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Newbuildings, boxes, vaccines and people


China is certainly becoming a maritime heavyweight

Anyone who used to belittle China’s coming would have to concede now. It can build, manufacture, inoculate and deploy. Matter of time, world trade becomes contingent on the republic. Rather, the question is ‘how soon?’

Its grand entrance

Manufacturers who earlier gave up shipping their goods to avoid paying high costs may wind up stronger with their access to smaller vessels for the same purpose. As a manufacturer and one of the world’s manning countries, China is gradually dominating global maritime. For starters, it is enjoying a spike in new orders from its competitive pricing, boosting the market for engines and superbly supported by other nations.

The republic is also a powerful player in box manufacturing. Their factories account for 96 per cent of the globe’s dry bulk boxes and all of the world’s reefers, based on data from the United Kingdom’s Drewry Shipping Consultants. Hence, they are free to sell to cargo owners aiming to get around the boxes shortage by shippers-owned containers (SOC). 3 local manufacturers reign the market now, and not even United States’ makers stand a chance against it.

The republic would have its vaccine, if anyone overlooked it. China’s CanSino single dose Convidecia vaccine, has an efficacy of 65.7 per cent at preventing moderate cases of COVID-19, and 90.98 per cent efficacy at preventing severe cases. It is currently authorised for use in China, Mexico, Pakistan, Hungary, and Chile.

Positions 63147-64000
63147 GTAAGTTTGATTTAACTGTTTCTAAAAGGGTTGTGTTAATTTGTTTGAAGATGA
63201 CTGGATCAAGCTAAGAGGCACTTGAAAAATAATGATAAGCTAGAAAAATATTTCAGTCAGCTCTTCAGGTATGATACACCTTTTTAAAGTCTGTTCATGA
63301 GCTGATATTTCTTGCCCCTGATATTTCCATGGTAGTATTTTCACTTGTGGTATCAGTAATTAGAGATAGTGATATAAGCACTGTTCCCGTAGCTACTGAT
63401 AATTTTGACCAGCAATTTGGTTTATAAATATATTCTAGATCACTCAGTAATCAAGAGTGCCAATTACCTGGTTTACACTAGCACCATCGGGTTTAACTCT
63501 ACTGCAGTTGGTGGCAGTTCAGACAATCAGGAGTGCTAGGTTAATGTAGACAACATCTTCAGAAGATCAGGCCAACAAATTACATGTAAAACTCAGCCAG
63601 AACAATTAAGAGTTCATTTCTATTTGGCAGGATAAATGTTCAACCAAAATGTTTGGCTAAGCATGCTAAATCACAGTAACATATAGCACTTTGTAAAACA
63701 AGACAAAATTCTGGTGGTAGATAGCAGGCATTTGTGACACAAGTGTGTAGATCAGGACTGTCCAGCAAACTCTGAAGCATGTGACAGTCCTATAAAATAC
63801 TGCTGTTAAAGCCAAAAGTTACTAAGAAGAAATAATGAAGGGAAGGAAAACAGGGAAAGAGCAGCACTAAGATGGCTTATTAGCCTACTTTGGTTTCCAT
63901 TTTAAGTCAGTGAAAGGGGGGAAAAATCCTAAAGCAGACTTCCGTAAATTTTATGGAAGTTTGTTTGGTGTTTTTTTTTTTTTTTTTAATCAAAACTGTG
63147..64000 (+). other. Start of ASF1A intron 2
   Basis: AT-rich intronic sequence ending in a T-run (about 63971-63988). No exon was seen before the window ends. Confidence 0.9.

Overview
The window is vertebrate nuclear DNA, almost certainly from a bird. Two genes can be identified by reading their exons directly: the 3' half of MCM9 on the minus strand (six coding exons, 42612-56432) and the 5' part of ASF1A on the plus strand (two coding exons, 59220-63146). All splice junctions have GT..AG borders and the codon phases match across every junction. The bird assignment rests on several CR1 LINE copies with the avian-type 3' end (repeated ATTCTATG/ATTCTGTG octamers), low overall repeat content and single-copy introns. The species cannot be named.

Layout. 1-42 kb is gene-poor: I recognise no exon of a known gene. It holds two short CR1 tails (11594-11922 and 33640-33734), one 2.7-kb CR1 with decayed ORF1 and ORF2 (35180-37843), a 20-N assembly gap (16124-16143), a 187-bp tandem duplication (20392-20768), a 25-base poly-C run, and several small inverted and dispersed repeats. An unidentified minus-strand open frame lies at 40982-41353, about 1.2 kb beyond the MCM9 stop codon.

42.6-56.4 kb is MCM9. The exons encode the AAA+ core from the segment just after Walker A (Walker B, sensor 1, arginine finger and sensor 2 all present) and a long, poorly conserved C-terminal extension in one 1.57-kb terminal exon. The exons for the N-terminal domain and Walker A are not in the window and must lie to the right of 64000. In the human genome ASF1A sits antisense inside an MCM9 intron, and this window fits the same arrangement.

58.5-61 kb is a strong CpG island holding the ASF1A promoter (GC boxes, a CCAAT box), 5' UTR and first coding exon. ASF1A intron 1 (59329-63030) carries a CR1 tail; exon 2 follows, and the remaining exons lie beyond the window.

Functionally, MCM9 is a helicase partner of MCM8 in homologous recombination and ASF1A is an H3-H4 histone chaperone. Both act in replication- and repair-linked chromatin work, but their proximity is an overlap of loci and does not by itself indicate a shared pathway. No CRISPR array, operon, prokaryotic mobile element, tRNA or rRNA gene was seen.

As for seafarers, China Maritime Safety Administration’s figures revealed 17,175 newly registered crew onboard international vessels. That adds up to 122,034 Chinese seafarers around the globe. Newbuildings in China contributed to the heightened demand for local seafarers, and the country’s supply of vaccinated crew is icing on the cake.

Cao Desheng, Director of China Maritime Safety Administration, said: “It is a breakthrough for China to send over 120,000 seafarers to other countries last year. Currently, we have the world’s largest seafarers pool.” A report released by the administration noted the number of registered Chinese seafarers was 1,716,866 by the end of 2020, an annual increase of 3.5 per cent, inclusive of 258,896 female seafarers.


Marine Online News Team
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